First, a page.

Shogunal Iconography in the Edo Period
- Module Code:
- Unit value:
- Taught in:
- Term 1
The course will introduce students to the imageries of power deployed by the Tokugawa shogunate (1603-1868) to sustain itself and its regime. Issues of propaganda will be examined, and also how a visual reticence (‘iconography of absence’) was used to support the state. This is a peculiarity of many East-Asian regimes. We will look at a wide range of materials, including painting, royal graves and town planning. The course will be divided into equal quarters, and will follow a progression outward from the main node of shogunal power: the city of Edo (Tokyo). Town planning and the shogunal castle within it will be considered. Secondarily, the wider outside world will be looked at. Third section will be painting per se, and finally will come the visual order of authoritative religious institutions. The course will have a marked sociological orientation. While there are no language prerequisites, students will be expected to become familiar with specialised technical terms relevant to the Edo-period Japanese case.
- This Module is capped at 25 places.
- Students enrol via the online Module Sign-Up system. Students are advised of the timing of this process via email by the Faculty Office.
Objectives and learning outcomes of the module
The course aims at giving students an opportunity to think critically about the uses of visual imagery to construct and maintain power. Issues of propaganda will be examined, but also how a visual reticence (‘iconography of absence’) can be used to support regimes. This is a peculiarity of many East-Asian regimes. We will look at a wide range of materials, including painting, royal graves, town planning. While there are no language prerequisites, students will be expected to become familiar with specialized technical terms relevant to the Edo-period Japanese case.
- Students will become familiar with a wide range of concepts and themes as well as with many of the most salient icons and images. They will be challenged to rethink their notions of how visual culture can (and can not) support powerful regimes.
- A slide test at the end of the term will encourage students to review and reinforce their visual memory.
- One essay of 5,000 words will give students an opportunity to use library and online resources, and undertake detailed research on a subject of their choosing.
- Students will receive guidance in class and in office hours on how to develop a thesis and strengthen the presentation of their arguments in written form.
- Classroom discussions (non-assessed) on pre-announced topics will encourage students to gain confidence in expressing their thoughts on subjects they have read about outside of class.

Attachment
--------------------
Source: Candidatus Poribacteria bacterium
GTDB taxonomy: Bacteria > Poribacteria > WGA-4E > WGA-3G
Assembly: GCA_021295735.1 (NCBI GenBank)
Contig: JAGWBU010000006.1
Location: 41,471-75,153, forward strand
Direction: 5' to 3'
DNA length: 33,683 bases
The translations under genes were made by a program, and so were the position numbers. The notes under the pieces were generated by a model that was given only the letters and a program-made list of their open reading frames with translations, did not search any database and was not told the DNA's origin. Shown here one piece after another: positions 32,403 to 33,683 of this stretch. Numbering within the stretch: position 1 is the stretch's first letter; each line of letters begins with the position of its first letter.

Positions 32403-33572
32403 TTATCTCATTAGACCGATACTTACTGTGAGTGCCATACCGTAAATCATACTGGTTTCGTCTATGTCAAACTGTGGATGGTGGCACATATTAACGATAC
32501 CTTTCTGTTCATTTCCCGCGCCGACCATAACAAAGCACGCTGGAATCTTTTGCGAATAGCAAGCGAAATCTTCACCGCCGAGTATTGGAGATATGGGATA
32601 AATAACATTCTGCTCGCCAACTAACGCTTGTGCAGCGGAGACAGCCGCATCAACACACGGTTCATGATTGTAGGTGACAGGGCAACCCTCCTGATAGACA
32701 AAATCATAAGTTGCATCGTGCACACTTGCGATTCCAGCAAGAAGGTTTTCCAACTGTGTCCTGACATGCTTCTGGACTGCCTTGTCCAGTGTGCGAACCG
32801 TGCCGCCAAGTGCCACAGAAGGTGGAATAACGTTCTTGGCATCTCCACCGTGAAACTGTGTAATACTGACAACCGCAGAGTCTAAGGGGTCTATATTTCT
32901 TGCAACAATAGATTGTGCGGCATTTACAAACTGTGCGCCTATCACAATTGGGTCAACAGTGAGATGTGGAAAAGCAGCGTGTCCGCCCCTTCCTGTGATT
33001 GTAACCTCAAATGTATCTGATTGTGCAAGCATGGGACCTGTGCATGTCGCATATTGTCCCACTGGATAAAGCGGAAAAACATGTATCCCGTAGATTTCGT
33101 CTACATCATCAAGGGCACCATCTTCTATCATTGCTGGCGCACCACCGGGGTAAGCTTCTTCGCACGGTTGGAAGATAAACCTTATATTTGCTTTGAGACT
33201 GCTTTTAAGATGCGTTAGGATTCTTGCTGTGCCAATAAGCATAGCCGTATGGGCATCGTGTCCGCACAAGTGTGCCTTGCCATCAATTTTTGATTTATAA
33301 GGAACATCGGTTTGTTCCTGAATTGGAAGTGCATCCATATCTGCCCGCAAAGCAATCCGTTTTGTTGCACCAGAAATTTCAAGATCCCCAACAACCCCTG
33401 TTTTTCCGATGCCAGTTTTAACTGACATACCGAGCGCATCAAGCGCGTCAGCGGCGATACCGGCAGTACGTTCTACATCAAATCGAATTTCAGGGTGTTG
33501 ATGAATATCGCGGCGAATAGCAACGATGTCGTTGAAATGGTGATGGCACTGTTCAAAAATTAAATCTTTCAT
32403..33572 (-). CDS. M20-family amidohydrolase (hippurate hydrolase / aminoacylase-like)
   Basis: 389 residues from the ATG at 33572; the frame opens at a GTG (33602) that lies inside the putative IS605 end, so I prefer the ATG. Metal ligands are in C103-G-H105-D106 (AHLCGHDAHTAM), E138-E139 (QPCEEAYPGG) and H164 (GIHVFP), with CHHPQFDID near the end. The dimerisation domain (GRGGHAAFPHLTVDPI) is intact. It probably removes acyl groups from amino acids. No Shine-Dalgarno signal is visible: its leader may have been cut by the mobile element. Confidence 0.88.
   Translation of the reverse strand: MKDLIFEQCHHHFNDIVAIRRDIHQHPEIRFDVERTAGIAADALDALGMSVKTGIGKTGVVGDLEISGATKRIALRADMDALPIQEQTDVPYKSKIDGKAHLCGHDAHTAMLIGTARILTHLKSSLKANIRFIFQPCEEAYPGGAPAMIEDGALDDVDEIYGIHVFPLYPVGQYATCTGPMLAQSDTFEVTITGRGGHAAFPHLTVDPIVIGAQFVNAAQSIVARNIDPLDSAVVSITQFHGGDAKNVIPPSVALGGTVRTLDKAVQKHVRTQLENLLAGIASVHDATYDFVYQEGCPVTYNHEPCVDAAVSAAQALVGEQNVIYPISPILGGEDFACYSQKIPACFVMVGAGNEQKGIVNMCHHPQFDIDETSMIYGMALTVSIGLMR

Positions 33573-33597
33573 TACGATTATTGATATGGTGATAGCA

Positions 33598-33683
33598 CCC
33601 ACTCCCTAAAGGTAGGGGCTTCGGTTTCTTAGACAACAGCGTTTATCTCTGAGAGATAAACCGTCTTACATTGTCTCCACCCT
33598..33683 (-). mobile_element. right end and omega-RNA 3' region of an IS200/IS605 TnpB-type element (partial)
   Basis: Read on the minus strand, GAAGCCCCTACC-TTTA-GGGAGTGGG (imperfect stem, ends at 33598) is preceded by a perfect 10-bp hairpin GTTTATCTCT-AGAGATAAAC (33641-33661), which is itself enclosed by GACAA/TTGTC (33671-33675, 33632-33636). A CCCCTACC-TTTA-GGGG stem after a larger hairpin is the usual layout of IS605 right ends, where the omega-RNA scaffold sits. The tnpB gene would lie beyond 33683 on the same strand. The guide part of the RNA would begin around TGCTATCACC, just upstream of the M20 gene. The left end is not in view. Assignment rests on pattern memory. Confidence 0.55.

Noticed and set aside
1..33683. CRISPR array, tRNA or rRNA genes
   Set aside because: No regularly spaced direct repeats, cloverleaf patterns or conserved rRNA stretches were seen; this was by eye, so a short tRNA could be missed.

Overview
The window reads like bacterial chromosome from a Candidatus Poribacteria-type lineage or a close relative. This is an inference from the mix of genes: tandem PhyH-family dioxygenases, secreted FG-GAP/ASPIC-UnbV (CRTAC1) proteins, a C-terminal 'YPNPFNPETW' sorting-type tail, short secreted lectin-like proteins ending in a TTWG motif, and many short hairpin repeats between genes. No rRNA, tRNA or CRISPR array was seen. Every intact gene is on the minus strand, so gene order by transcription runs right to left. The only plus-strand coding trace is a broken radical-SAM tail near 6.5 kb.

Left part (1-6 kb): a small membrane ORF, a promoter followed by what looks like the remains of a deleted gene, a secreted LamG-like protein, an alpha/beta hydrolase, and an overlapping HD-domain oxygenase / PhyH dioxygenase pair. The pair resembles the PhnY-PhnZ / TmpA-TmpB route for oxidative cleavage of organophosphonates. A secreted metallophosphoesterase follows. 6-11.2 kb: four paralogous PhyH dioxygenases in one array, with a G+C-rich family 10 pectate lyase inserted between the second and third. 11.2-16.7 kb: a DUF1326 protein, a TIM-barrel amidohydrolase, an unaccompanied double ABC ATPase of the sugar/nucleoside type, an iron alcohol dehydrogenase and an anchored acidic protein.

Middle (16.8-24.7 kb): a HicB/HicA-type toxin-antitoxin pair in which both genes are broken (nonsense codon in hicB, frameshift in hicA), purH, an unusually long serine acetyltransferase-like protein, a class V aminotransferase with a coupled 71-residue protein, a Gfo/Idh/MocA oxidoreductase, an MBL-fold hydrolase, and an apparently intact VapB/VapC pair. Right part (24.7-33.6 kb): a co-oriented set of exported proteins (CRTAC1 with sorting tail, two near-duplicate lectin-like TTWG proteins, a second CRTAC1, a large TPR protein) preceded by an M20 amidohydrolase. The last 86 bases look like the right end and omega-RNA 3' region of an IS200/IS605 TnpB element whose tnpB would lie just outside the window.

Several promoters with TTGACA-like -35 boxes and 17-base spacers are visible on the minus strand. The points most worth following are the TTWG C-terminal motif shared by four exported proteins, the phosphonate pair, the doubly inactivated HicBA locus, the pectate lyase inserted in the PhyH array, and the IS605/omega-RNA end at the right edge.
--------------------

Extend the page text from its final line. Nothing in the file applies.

- By the end of the course, students should be equipped with analytical tools and conceptual frameworks that will allow them to pursue their own research interests with greater confidence. The course, therefore, would be suitable preparation for a student deciding to continue on the MPhil/PhD track.
Scope and syllabus
The course grows out of a previous and highly popular one. This half-unit course is offered in term 1 allowing progression for those who wish to study the Popular Practice in the Edo-period Arts course (also proposed herewith). It will complement other offerings in Art and Archaeology, especially those of Drs Carpenter & Kaner, who also propose switching teaching to half-units. Therefore MA students in any given year would have the options of taking courses on archaeology, ancient/medieval religious art, and early modern Japan.
The course will be divided into equal quarters, and will follow a progression outward from the main node of shogunal power: the city of Edo (Tokyo). Town planning and the shogunal castle within it will be considered. Secondarily, the wider outside world will be looked at. Third section will be painting per se, and finally will come the visual order of authoritative religious institutions.
Rough weekly breakdowns is:
- Introduction to the course and its themes
- The layout of Edo and its precedents
- Nihon-bashi (Edo’s centre)
- Daimyo mansions and gardens
- Famous sites
- Travel to Edo and through the Landscape
- Kano School painting
- Tosa and Rinpa School painting
- Official shogunal temples
- Shogunal mausolea
- Slide Test
Method of assessment
1 essay of 5,000 words = 85%/ slide test =15%
Essential reading (for guidance: this is not a complete list)
- T. Screech, The Shogun’s Painted Culture (London, 2000)
- C. Andrew Gerstle (ed), 18th Century Japan (Sydney, 1989)
- H. Ooms, Tokugawa Ideology (Princeton, 1985)
- McClain & S. Oishi (eds), Tokugawa Japan (Tokyo, 1992)
- H. Bolitho, Treasures among Men (New Haven, 1986)
- N. Nouët, The Shogun’s City (Norbury, 1990)
- G. Rozman, Urban Networks in Ch’ing China and Tokugawa Japan (Princeton, 1975)
- G. Nitschke, Japanese Gardens (Cologne, 1991)
- M. Yonemoto, Mapping Early Modern Japan (California, 2003)
- J. Treganou, The Tôkaidô Road (London, 2003)